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Volunteering Dentistry: The Semiahmoo Dental Outreach to Peru

The Team

The Team

The Semiahmoo Dental Outreach mission to Peru recently provided care at two sites. Funding in part was provided by the International College of Dentists (Canadian Section) through the W.J. Spence- ICD Memorial Foundation.

Semiahmoo Dental Outreach Clinic

Iquitos, Peru, 2015

Dr. Ken Stones

Dr. Ken Stones

In early June, 2015, the Semiahmoo Dental Outreach (SDO) team ventured to Iquitos, Peru for the first time. With a population of 500,000, Iquitos is the largest city in the world without road access. At the upper end of the navigable Amazon River, it is only about 300 feet above sea level, with a deep water port 3600 kilometres from the Atlantic Ocean, 23 days by cargo ship. The river rises and falls over 40 feet each year, its high water occurring about the end of May.

The Team

Waiting for Treatment

Waiting for Treatment

We were seven dentists, three hygienists, two chair side dental assistants, with several additional volunteers. These included three ICD fellows: Les Ennis, David Larsen, and Ken Stones. We brought equipment and supplies for seven operatories, and over a week treated 275 patients, with a BC fee guide value of $99,567. Our focus, as always, was prevention and restorative treatment, with extractions as required and some endodontic treatment too. Other international groups are also attempting to help the people of Iquitos. We discovered that the “Amazon Promise” group provides another dental clinic (www.amazonpromise.org).


The Clinic

Preventive Care

Preventive Care

Our clinic was set up in the facilities of the “People of Peru Project” (www.peopleofperu.org). The team worked extremely well together adapting to the hot, humid, rainy and muddy conditions. There are always interesting challenges when working in a new location, and this was no exception. The clinic required a lot of work to get it ready; Rick, Sue and Ken spent three days to have it open for the Monday start. The biggest challenge was repairing the compressor and hoses: it was a creative process that involved sourcing some of the unusual parts required and then installing them. We did manage to get operational for the scheduled opening of the clinic.

Another challenge was that for most of the week, locals were blocking the road that gave access to the clinic. This was in protest against the roads terrible condition. Huge muddy potholes impeded travel and caused trucks to overturn daily. As a result, we could not bus patients to the clinic as planned. Fortunately we were kept busy by the numerous patients who lived nearby. The roadblock did open up for the dental team as they recognized the value in our work. The food truck with our lunch, however, was not permitted passage. The driver and food crew had to turn back, but returned dressed in scrubs and were then allowed to pass and feed the hungry team. All in all, it was a very successful clinic. We rose to the challenge and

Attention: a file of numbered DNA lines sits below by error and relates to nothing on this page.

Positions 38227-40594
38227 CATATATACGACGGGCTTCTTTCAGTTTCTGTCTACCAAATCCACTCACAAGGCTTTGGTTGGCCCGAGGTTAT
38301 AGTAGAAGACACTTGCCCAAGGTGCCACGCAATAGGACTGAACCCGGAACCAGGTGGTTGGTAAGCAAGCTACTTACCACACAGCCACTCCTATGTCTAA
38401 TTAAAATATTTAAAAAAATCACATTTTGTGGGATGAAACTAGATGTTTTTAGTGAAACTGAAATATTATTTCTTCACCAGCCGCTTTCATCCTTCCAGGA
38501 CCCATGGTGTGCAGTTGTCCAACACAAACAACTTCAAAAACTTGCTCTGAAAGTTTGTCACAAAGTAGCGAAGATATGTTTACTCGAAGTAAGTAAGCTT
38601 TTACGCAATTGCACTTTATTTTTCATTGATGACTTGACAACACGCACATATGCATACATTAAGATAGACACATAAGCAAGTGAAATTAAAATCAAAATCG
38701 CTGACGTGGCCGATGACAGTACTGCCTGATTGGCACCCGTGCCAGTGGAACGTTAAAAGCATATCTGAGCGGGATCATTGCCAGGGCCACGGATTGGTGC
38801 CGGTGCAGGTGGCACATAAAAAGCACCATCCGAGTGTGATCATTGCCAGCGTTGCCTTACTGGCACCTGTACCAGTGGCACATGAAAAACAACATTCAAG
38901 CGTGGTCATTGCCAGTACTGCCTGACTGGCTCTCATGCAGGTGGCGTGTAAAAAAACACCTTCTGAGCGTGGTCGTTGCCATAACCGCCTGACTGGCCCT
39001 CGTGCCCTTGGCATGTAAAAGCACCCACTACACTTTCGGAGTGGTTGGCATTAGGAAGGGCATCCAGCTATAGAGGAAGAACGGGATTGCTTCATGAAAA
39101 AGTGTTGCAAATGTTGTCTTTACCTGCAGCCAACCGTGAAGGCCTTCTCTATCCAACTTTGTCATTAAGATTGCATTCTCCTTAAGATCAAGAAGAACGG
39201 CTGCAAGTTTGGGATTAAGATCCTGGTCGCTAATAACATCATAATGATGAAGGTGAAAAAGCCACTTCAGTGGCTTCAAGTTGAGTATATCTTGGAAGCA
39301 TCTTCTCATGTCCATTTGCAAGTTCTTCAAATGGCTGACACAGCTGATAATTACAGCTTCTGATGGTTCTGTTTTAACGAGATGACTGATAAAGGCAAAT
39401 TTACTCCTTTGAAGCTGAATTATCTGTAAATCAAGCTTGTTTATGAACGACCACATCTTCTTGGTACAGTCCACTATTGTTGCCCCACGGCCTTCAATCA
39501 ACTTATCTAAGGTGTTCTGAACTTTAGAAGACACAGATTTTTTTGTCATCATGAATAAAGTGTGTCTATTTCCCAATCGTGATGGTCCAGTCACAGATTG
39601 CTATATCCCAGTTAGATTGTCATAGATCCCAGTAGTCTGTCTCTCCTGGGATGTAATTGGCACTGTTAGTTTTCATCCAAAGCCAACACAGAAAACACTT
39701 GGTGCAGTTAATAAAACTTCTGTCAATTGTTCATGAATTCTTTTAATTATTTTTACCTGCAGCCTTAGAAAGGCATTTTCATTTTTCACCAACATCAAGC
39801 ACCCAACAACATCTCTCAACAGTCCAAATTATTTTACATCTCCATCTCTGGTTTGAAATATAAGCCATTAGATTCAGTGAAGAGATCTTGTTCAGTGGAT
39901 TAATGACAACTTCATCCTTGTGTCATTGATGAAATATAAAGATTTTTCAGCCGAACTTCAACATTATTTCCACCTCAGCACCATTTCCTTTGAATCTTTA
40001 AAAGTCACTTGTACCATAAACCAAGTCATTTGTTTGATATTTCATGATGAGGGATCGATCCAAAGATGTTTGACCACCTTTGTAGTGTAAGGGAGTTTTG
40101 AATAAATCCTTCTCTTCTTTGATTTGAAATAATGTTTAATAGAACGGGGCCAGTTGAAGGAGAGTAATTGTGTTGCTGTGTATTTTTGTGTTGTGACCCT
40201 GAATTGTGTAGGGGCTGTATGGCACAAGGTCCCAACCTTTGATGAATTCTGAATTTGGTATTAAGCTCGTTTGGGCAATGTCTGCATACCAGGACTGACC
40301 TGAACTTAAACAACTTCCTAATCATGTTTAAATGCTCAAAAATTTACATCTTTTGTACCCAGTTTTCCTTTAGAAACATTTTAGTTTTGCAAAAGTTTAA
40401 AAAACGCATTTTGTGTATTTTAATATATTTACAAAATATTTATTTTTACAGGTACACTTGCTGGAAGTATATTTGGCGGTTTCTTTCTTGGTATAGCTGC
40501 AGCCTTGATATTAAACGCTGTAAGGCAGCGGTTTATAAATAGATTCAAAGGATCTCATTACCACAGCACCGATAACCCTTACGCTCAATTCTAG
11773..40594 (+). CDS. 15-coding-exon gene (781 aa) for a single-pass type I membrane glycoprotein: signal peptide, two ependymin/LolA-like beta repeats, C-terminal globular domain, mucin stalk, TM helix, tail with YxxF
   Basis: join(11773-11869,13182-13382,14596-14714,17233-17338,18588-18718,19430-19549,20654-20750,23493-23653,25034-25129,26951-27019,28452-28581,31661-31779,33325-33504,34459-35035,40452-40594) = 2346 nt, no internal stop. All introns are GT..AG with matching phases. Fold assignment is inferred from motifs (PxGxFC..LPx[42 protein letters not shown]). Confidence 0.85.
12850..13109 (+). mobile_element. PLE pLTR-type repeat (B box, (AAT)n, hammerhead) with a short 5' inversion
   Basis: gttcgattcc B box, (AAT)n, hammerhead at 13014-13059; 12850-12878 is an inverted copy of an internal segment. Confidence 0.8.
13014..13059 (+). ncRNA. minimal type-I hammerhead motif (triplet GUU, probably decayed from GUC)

Drs. David Larsen, Ken Stones, Les Ennis

Drs. David Larsen, Ken Stones, Les Ennis

assisted many people.

Our Patients

Iquitos has many displaced indigenous people who have had to leave the rainforest to try to find employment to support their families. This has resulted in a large number of very poor people who totally lack health care. None of our patients could afford their required dental care. The majority had not had previous dental treatment. We treated these local residents and, after camping overnight in a village on the Amazon, the next day we also treated the locals there.

We sincerely thank the Canadian section of the ICD for their support.

Report by Ken Stones

Photography by Les Ennis



  1. john a purc September 16, 2015

    Volunteer dentistry is so rewarding because it helps to alleviate pain and raise the self esteem of the patient.There is quite a need for it abroad, but also in our own country. A group of volunteer dentists of which I am a part of staff a volunteer dental clinic. This clinic has 2 ops, and is funded by service clubs, private donations, fund raising events and grants. It started in 2011 and has treated close to 500 patients. This clinic is in a small community in central Ontario in the village of Haliburton. At this point in time we need more dentists. Let us not forget that there are people in our province who do not have the ability to pay for dental services

    1. Doug Cowdrey September 16, 2015

      John what are your current professional needs in Haliburton?

    2. Les Ennis September 16, 2015

      Hi John,
      It is not lost on us the need for local volunteerism as well. Both myself and Dave Larsen regularly volunteer at a free clinic run by the Native Health Society in the Downtown Eastside of Vancouver (poorest postal code in Canada). Ken Stones, the third ICD Fellow from our trip runs a free dental clinic out of Peach Arch Hospital in White Rock BC whose patients are screened by Sources Community Resources Centre, a local non profit agency. Philanthropy and giving back should be an integral part of our profession. To that end our team, Semiahmoo Dental Outreach regularly takes 4th year UBC dental students with us on our overseas trips so they can first hand experience giving back and hopefully this will engender a future cohort of dentists of like mind. For our next trip in April 2016 we are taking 3 UBC students to Vietnam.

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